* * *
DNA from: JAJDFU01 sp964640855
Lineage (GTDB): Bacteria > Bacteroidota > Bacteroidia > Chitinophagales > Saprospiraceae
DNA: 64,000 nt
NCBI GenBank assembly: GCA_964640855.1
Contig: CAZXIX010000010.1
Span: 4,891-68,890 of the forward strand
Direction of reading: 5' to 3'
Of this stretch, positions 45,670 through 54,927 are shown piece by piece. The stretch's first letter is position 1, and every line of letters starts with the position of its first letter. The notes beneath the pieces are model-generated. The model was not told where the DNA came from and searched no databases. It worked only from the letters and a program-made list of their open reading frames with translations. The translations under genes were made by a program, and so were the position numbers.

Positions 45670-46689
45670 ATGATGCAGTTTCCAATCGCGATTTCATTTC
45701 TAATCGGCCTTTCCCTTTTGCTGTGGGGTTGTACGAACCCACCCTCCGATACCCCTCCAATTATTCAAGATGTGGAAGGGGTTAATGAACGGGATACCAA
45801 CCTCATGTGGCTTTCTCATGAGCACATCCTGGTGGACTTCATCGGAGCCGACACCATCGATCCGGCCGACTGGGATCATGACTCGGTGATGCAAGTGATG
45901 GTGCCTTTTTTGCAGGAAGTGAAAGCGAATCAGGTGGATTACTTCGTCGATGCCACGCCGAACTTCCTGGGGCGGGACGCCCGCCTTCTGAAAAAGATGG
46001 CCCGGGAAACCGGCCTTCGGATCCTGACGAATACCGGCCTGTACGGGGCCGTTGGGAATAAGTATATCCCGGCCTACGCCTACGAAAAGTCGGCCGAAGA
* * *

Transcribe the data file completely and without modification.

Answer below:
DNA from: JAJDFU01 sp964640855
Lineage (GTDB): Bacteria > Bacteroidota > Bacteroidia > Chitinophagales > Saprospiraceae
DNA: 64,000 nt
NCBI GenBank assembly: GCA_964640855.1
Contig: CAZXIX010000010.1
Span: 4,891-68,890 of the forward strand
Direction of reading: 5' to 3'
Of this stretch, positions 45,670 through 54,927 are shown piece by piece. The stretch's first letter is position 1, and every line of letters starts with the position of its first letter. The notes beneath the pieces are model-generated. The model was not told where the DNA came from and searched no databases. It worked only from the letters and a program-made list of their open reading frames with translations. The translations under genes were made by a program, and so were the position numbers.

Positions 45670-46689
45670 ATGATGCAGTTTCCAATCGCGATTTCATTTC
45701 TAATCGGCCTTTCCCTTTTGCTGTGGGGTTGTACGAACCCACCCTCCGATACCCCTCCAATTATTCAAGATGTGGAAGGGGTTAATGAACGGGATACCAA
45801 CCTCATGTGGCTTTCTCATGAGCACATCCTGGTGGACTTCATCGGAGCCGACACCATCGATCCGGCCGACTGGGATCATGACTCGGTGATGCAAGTGATG
45901 GTGCCTTTTTTGCAGGAAGTGAAAGCGAATCAGGTGGATTACTTCGTCGATGCCACGCCGAACTTCCTGGGGCGGGACGCCCGCCTTCTGAAAAAGATGG
46001 CCCGGGAAACCGGCCTTCGGATCCTGACGAATACCGGCCTGTACGGGGCCGTTGGGAATAAGTATATCCCGGCCTACGCCTACGAAAAGTCGGCCGAAGA